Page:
The Freddie Mac Weekly Primary Mortgage Market Survey showed that the 30-year-fixed rate fell slightly again, coming in at 4.12% down from 4.14% last week. The 15-year-fixed stayed even at 3.22%. A year ago the 30-year fixed was at 4.29% and the 15-year was at 3.39%. 30-year mortgages rates dropped from 4.14% to 4.12% and 15-year rates are at 3.22%. Rates ended the week higher after the Labor Department released the June jobs report. The 30 year fixed rate is about 4.375% and the 15 year fixed is about 3.375%.
The Labor Department announced that the country added 288,000 new jobs in June. The most optimistic expectations were 215,000! This was a huge number. The nation’s unemployment rate dropped from 6.3% to 6.1% which is the lowest it has been since 2008. Job creation has been over 200,000 jobs for five straight months. The average job creation for the year has been 231,000 jobs each month. This is the highest six month average since 2006.
This jobs report caused the stock markets to surge as it appears that the economy may be growing more robust than previously thought. Unfortunately, good news for stocks is bad news for interest rates! A better economy leads to higher inflation, and allows the fed to raise short term rates. It also allows the stock markets to rise which causes money movement from bonds to stocks, all of which cause mortgage rates to rise.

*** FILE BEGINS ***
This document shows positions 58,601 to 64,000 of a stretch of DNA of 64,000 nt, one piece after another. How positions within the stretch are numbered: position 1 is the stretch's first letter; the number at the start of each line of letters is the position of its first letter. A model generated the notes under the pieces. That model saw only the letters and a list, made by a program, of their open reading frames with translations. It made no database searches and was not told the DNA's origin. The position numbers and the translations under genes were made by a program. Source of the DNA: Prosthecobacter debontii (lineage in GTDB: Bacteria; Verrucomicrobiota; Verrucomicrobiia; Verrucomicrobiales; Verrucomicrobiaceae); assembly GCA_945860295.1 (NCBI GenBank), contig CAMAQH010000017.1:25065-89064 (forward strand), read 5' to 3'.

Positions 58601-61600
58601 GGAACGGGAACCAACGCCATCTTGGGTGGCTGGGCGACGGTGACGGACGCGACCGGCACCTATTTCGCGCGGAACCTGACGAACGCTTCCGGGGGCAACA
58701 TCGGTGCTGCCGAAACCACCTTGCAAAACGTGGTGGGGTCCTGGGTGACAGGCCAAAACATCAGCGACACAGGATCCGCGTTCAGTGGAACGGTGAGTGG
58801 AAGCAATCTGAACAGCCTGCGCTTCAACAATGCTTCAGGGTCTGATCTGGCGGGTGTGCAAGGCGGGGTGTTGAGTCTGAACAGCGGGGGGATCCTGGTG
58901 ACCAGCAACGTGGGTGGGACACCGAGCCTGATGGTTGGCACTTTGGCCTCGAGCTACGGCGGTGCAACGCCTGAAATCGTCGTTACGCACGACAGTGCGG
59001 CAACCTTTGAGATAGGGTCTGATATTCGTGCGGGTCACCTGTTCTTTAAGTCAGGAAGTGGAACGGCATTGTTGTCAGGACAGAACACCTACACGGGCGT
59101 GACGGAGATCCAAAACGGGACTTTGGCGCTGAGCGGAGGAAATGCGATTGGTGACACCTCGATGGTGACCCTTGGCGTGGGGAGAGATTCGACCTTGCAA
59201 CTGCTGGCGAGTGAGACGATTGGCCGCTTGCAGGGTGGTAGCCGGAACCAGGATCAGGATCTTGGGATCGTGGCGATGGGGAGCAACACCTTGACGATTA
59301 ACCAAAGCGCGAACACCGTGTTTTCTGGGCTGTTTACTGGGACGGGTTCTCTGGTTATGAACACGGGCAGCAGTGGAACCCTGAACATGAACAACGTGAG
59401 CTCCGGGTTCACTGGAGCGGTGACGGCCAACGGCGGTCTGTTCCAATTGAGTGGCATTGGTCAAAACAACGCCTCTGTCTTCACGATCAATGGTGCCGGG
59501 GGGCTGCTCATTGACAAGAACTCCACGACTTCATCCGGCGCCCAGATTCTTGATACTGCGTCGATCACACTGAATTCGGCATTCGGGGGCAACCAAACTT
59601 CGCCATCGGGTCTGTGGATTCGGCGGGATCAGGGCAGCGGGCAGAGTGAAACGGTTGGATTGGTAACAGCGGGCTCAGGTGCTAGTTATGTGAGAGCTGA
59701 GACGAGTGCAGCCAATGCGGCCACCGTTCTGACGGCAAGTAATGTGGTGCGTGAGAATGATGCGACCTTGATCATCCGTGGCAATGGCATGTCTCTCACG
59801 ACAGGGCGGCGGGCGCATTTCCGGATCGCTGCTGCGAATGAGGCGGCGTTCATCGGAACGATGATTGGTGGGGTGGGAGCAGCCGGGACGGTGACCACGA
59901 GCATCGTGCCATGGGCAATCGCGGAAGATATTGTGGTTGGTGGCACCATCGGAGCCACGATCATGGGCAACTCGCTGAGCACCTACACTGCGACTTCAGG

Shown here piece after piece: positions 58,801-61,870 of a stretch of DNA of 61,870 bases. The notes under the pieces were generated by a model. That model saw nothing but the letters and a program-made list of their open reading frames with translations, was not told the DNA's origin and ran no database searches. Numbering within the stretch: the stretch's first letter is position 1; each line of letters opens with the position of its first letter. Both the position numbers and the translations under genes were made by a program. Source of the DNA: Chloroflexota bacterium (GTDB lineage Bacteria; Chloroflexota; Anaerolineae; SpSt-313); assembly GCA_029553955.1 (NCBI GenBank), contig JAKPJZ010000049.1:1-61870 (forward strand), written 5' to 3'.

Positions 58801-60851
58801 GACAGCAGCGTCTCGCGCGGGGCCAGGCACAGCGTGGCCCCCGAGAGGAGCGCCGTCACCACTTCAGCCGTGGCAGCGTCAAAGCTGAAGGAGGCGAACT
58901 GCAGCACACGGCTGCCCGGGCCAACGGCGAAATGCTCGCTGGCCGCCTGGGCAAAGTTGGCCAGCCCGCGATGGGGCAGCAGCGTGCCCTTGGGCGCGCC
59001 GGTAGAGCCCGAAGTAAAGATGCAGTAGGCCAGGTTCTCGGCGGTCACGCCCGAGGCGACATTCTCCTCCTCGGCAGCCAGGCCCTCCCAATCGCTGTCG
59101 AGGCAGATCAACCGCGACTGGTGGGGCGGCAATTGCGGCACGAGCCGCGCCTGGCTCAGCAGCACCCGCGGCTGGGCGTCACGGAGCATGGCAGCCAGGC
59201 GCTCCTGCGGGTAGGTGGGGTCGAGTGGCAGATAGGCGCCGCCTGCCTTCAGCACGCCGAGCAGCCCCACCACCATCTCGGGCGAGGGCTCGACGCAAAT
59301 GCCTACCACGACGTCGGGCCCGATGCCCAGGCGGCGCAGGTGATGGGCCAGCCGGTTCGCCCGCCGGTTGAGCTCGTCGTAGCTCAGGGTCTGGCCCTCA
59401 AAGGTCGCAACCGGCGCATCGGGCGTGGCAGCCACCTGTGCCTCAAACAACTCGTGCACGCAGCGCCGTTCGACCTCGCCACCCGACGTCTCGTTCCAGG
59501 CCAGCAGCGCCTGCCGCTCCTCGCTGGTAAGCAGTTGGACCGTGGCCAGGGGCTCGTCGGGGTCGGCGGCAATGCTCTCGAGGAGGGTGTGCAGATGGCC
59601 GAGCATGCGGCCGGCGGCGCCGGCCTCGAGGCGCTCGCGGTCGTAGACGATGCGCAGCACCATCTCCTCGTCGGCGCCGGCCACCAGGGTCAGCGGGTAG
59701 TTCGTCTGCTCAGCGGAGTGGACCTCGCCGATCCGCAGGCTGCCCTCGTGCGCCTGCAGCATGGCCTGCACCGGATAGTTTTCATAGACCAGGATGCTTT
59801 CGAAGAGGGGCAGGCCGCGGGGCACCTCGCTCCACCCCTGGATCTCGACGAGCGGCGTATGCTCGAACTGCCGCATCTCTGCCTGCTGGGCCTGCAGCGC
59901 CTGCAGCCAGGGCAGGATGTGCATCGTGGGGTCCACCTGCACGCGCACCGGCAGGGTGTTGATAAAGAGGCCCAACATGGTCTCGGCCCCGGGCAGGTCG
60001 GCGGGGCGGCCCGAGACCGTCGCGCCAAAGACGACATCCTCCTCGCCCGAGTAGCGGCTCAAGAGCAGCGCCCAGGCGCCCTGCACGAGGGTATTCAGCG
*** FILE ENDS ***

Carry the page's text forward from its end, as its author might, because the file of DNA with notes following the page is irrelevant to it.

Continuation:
The 10-year Treasury note yield rate ended the week at 2.65% up from last week’s close at 2.54%. It was 2.52% a year ago.
The Dow closed at 17,068.26 a record high! It was up 1.28% from last week’s close of 16,851.84. The Nasdaq had another strong week, closing at 4408.18 up 0.23% from last week’s close of 4,397.93. The S&P 500 closed at 1960.23, down -0.04% from last week’s 1,960.96.
Pending home resales jumped 6.1% in May, according to NAR! This is largest jump since April 2010 which was spurned by the first time buyer tax credit. The May sales were 5.2% below last May’s sales, but it is still a good sign as economists had predicted sales to be up only 1.5% for the month. One factor in the drop in sales year over year is fewer foreclosures, another is low inventory.
It is an unusual time in the market. On one hand we are seeing price increases begin to stall. In many areas we are seeing homes not selling at or below the price of a previous comparable sale. Certainly this is a sign of prices beginning to flatten. On the other hand we are seeing sales activity increase slightly. There are really no statistics, but I would guess we were writing seven offers for every one accepted due to multiple offers at the beginning of the year and it is more like three written for one accepted now. That is a welcome relief! We are seeing the investors pull back a little as well, so competing with cash offers is not as common as a couple of months ago. It is much easier to be a buyer than it has been the last year or so. Especially one that needs to get a loan, as there are fewer multiple offer situations. For the sellers it is still a great time, but more attention must be paid to pricing. Most sellers are also buyers after they sell. One issue they were facing was trouble finding a home after they had sold their home. They are finding themselves much better off now that the market is stabilizing!